The business of film
The business of film

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The business of film

Week 6: Film: past and future

Introduction

You have almost reached the end of this exploration of the film industry. Bharat now introduces the final week of material on this course, and begins to wrap up.

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BHARAT NALLURI
Over the last few weeks, we have followed the journey a film has to make from the original idea through its development, production, and distribution. This week, our final week, we can review some of what we have learned. There's an extended assessment test at the end of the week, but we also want to think about the industry as a whole. We'll take a look back in time and think about what the future holds. We'll take a look into an archive that is full of film history. We'll learn that in many ways the industry hasn't changed much. It's still a risky but glamorous business that can still attract financiers, but at the same time make them very nervous.
 We have an insight into how film productions have been overseen by financiers for many, many years. Some argue that the film industry is on the cusp of change. As we've learned, the film value chain is, like with other creative industries, under pressure to change. The contributors you've come to know over the course discuss what the future holds for independent feature films.
End transcript: Video 1 Bharat sums up the course
Video 1 Bharat sums up the course
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This course has examined how films are developed. You have considered where film ideas come from and how to secure the necessary rights to turn an idea – whatever the source – into a screenplay.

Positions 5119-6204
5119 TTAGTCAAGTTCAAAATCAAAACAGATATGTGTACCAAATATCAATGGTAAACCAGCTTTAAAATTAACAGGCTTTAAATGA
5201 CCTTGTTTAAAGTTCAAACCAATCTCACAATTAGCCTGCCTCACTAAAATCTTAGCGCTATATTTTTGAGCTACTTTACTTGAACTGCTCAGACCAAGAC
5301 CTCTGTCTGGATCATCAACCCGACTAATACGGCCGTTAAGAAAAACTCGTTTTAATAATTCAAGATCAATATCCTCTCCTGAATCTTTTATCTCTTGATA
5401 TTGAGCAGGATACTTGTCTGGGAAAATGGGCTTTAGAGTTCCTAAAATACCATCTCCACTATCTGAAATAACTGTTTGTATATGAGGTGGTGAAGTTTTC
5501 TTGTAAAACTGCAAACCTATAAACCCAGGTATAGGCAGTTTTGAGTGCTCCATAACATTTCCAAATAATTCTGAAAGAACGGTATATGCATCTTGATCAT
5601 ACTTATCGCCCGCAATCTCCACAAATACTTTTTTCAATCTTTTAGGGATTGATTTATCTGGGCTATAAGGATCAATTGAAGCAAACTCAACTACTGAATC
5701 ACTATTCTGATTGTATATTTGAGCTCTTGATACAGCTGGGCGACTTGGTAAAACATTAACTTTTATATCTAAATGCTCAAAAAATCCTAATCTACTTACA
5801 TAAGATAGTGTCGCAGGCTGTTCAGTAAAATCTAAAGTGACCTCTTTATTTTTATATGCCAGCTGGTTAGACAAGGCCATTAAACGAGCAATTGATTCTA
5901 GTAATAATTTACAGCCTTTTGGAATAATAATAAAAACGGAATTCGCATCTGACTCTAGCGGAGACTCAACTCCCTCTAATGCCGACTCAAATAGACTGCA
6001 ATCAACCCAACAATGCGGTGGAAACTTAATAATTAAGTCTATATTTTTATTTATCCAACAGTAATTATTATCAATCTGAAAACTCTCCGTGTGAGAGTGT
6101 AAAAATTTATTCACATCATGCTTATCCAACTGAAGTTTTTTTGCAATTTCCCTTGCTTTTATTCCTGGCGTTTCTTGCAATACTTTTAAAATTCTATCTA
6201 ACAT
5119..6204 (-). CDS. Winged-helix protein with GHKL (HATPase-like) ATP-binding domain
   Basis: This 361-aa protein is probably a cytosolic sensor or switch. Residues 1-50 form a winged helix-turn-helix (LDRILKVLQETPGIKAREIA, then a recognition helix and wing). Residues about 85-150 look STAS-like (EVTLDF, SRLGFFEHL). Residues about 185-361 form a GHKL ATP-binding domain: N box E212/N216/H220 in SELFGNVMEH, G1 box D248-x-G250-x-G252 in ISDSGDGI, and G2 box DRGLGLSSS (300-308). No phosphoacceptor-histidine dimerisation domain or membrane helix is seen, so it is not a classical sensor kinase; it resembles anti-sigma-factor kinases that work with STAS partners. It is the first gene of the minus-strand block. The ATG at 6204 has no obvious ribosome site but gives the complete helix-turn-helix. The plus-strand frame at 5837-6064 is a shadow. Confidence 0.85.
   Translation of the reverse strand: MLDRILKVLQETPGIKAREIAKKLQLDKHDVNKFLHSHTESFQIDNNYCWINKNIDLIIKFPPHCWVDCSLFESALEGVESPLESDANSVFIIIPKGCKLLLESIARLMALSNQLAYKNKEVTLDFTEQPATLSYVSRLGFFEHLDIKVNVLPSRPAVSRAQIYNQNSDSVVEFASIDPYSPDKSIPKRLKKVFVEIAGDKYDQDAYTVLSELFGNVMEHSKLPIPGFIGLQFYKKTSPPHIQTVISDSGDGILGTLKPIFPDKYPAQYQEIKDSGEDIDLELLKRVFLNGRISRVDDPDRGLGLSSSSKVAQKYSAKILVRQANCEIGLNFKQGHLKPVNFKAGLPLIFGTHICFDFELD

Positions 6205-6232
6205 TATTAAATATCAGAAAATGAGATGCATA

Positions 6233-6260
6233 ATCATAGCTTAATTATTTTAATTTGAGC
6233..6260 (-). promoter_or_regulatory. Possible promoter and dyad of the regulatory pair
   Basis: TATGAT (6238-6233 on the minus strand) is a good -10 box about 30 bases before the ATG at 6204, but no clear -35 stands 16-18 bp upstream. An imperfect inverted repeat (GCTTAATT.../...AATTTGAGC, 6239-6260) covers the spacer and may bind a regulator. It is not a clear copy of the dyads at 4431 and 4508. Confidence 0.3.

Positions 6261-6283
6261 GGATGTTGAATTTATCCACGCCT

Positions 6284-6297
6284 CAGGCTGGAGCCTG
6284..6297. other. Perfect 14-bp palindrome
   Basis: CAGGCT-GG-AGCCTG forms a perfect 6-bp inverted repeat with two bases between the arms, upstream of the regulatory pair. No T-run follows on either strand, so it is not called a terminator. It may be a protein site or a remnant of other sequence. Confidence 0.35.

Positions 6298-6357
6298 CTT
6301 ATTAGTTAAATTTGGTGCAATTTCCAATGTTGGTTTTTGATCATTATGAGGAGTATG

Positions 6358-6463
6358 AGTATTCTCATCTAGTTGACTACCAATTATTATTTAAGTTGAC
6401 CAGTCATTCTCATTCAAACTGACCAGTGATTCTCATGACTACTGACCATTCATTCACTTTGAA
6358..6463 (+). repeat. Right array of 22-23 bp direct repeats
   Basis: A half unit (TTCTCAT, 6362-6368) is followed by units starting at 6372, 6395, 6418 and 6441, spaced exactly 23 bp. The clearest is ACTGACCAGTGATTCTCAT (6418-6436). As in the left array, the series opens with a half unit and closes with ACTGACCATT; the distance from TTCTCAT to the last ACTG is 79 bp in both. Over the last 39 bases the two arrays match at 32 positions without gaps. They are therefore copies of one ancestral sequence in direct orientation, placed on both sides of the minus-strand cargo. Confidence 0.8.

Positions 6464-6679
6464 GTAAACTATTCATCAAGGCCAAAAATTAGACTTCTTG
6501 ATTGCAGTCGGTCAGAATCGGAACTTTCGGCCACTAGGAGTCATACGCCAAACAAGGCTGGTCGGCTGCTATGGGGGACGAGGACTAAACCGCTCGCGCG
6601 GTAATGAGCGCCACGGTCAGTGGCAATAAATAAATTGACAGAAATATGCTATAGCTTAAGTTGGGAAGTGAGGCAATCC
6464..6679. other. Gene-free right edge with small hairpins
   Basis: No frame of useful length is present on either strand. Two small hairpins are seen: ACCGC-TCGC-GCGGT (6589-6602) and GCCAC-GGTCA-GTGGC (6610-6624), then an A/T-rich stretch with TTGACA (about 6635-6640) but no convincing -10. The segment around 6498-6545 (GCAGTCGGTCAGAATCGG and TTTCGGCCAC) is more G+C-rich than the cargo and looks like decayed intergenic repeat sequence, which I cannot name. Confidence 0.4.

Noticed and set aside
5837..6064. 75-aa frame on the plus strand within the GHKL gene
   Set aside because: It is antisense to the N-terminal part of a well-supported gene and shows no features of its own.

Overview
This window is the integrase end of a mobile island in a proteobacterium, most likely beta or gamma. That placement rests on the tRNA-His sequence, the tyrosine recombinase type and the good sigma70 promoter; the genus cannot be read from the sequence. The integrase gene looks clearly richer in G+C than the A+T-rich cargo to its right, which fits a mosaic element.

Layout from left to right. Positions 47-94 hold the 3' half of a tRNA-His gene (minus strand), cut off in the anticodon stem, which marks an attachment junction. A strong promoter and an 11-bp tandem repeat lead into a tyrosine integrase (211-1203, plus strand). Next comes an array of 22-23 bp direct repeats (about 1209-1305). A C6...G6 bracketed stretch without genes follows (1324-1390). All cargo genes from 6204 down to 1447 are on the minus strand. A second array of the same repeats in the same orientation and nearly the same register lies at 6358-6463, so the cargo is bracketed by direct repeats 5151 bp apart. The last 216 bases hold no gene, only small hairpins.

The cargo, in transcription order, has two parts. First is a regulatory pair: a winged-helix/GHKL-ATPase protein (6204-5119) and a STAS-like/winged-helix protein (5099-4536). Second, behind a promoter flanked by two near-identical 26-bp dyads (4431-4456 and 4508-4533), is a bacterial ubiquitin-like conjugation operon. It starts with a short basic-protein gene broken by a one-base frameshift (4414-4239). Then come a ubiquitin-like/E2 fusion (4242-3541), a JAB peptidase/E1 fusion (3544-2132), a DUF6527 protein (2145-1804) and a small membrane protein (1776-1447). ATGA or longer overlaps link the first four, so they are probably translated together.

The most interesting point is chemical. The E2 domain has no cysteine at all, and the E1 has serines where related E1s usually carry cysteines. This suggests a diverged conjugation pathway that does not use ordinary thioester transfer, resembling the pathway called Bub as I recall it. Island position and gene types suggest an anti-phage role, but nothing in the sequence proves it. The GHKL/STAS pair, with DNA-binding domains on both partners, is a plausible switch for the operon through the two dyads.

You've learned how the development process works as the financial package is put together, and how films are exploited in the market through the system of windows that still persists today. In Week 3 you looked at marketing strategies for film and the economics of the box office. You learned about the various sources of funding for film, from commercial industry and public sector sources. Finally, you examined the process of film production itself. You familiarised yourself with the roles and responsibilities of those involved, and the basic principles of scheduling and the production budget.

Throughout the course these learning points have been supported by explanations from the case study film, Spooks: The Greater Good. Each week, the team behind its making has shared their experience of the development, production and distribution of their film.

This week, it's time take a step back. At the end of the week, there is a chance for you to consolidate your knowledge by taking a test covering material from throughout the course. But first, you’re going to examine the importance of the completion guarantee, and from there you’ll take a look back into the production archives of the very first Bond movie, Dr. No. After that, with the help of the course contributors, you’ll be asked to think about what the future holds for the independent feature film business.

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